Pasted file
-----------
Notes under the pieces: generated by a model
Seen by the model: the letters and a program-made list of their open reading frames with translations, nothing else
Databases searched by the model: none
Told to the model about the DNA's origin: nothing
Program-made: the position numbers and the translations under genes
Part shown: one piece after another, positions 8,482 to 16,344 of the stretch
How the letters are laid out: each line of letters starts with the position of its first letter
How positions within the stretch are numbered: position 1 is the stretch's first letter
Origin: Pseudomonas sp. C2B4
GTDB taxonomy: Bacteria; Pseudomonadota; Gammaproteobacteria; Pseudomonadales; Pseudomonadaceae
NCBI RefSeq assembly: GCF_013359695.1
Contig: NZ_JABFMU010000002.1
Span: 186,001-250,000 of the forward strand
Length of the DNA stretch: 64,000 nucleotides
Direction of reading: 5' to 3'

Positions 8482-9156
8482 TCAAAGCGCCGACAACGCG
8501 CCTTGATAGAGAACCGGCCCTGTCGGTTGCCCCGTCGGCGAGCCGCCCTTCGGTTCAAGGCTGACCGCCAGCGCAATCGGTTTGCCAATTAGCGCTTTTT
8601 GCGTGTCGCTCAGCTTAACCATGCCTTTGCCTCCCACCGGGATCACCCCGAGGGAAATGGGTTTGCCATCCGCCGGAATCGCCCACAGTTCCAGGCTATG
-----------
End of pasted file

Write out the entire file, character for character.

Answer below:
Notes under the pieces: generated by a model
Seen by the model: the letters and a program-made list of their open reading frames with translations, nothing else
Databases searched by the model: none
Told to the model about the DNA's origin: nothing
Program-made: the position numbers and the translations under genes
Part shown: one piece after another, positions 8,482 to 16,344 of the stretch
How the letters are laid out: each line of letters starts with the position of its first letter
How positions within the stretch are numbered: position 1 is the stretch's first letter
Origin: Pseudomonas sp. C2B4
GTDB taxonomy: Bacteria; Pseudomonadota; Gammaproteobacteria; Pseudomonadales; Pseudomonadaceae
NCBI RefSeq assembly: GCF_013359695.1
Contig: NZ_JABFMU010000002.1
Span: 186,001-250,000 of the forward strand
Length of the DNA stretch: 64,000 nucleotides
Direction of reading: 5' to 3'

Positions 8482-9156
8482 TCAAAGCGCCGACAACGCG
8501 CCTTGATAGAGAACCGGCCCTGTCGGTTGCCCCGTCGGCGAGCCGCCCTTCGGTTCAAGGCTGACCGCCAGCGCAATCGGTTTGCCAATTAGCGCTTTTT
8601 GCGTGTCGCTCAGCTTAACCATGCCTTTGCCTCCCACCGGGATCACCCCGAGGGAAATGGGTTTGCCATCCGCCGGAATCGCCCACAGTTCCAGGCTATG